Roma in Ireland: Pavee Point report exposes ‘relentless’ poverty and deep discrimination

23 March 2018

By Bernard Rorke

“During the research I met members of my community who could not put food on the table and who were living in houses that were completely unfit for human beings.  It was very upsetting.”

                                                                                         Gabi Muntean, Pavee Point

At the January launch of the report Roma in Ireland – A National Needs Assessment, Gabi Muntean from Pavee Point described just how shocking were the findings of this unique in-depth study into the dire situation of Roma in Ireland. 

“It’s particularly hard to hear about the children living in overcrowded houses with rats, damp and sewerage.  Some people said they did not have the basic supplies for new babies, such as nappies and baby clothes, and that children were going to school hungry and without lunch.”

This excellent research report produced by Pavee Point in cooperation with the Department of Justice and Equality is one outcome of the special inquiry that followed the state abduction of two Romani children from their families in 2013 on the grounds of ‘being blonde’.

The subsequent Logan Report into the scandal established that the mistreatment of Roma was based on ethnicity and recommended that the government, working with relevant state agencies and civil society organisations, should produce an up-to-date assessment to establish how best to improve State agencies’ interaction with the Roma community.

Emily Logan, chief commissioner with the Irish Human and Equality Commission, said the findings were “shameful” and described the poverty experienced by more than half of Ireland’s 5,000 Roma as “relentless” and that the daily struggle to survive made social inclusion “extremely difficult”.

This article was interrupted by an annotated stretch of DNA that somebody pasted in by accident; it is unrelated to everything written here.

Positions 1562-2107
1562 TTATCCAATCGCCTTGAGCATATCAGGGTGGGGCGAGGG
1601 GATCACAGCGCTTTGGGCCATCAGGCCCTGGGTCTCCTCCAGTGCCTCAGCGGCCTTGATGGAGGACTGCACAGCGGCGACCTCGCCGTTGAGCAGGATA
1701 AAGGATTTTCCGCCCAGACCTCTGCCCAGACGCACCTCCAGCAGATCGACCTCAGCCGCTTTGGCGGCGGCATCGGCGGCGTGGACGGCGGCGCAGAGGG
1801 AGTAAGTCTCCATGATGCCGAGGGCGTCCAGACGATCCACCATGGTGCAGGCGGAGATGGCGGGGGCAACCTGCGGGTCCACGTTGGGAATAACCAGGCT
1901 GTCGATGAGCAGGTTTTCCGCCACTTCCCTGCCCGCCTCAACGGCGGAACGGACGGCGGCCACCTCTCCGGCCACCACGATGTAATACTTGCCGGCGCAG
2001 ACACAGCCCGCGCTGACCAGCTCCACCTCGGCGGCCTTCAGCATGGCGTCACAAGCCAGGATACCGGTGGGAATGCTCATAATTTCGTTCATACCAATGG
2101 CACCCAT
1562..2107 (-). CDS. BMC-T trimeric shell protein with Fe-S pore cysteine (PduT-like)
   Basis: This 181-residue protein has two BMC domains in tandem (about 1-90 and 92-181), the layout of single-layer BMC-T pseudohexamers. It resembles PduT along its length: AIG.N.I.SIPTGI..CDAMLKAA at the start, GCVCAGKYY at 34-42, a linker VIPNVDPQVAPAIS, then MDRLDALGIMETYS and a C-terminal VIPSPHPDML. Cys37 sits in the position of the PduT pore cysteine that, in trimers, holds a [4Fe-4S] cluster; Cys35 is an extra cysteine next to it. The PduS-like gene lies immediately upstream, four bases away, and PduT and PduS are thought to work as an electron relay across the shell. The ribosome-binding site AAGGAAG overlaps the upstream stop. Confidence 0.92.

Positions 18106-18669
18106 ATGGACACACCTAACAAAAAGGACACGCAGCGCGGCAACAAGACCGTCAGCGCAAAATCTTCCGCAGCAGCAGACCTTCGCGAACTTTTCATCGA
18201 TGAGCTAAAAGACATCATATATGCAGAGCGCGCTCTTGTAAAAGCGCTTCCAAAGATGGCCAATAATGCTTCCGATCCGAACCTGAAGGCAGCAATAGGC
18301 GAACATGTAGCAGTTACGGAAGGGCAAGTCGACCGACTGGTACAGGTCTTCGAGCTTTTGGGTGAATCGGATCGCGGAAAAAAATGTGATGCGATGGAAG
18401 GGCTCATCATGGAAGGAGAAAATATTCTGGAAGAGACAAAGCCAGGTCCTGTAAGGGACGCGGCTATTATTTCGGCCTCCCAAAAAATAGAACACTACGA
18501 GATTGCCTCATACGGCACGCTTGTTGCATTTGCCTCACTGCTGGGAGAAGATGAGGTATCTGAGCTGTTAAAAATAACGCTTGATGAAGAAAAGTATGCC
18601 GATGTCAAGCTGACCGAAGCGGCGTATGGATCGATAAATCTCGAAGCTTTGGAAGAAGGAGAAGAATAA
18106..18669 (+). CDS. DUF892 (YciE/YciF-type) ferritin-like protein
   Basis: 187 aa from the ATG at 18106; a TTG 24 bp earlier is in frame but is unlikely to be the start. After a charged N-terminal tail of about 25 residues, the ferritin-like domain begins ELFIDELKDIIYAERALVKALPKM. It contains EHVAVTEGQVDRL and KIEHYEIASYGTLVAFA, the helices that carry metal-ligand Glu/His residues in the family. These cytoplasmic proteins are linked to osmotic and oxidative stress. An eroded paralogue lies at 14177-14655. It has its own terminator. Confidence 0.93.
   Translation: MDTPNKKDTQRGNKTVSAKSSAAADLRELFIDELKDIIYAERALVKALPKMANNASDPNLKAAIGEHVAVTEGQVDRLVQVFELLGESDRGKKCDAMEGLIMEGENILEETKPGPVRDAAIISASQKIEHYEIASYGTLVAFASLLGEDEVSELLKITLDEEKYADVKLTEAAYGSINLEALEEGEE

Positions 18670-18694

Prior to the mid-1990s a small number of Roma entered Ireland as seasonal short-term workers. In the mid-1990s some Roma sought asylum in Ireland and in addition, while others came in search of employment opportunities. Since the enlargement of the European Union, Roma have migrated to Ireland as EU citizens. Ireland now has a small population of Roma who are mainly EU citizens.

The research estimates the population of Roma in Ireland as between 4,000 and 5,000, and shows that there are now second and third generation Roma living in Ireland. 70% of respondents have been living in Ireland for five years or more, with 14% living in Ireland 15 years or more. 63.3% of children in households were born in Ireland and 52.2% of children are Irish citizens.


Up to 20% of respondents are completely marginalised from services and supports, living in extreme poverty, in sub-standard overcrowded accommodation, sometimes with no bathroom, kitchen or cooker. Researchers noted that many children living in these conditions of abject poverty, with rats, damp and dodgy sewerage, are frequently malnourished and go to school hungry. Beyond this, 60% of respondents reported experiences of consistent poverty, including not always having enough fuel, food or heat; 52% reported someone in the household has gone to bed hungry.

Difficulties in accessing services and supports such as medical cards, training and employment schemes, homeless supports or social protection payments, are largely due to not having the right to reside or not meeting the habitual residence condition. Barriers outlined by respondents were lack of documentation to prove residency, language barriers, not knowing about services or how to access them, and experiences of discrimination.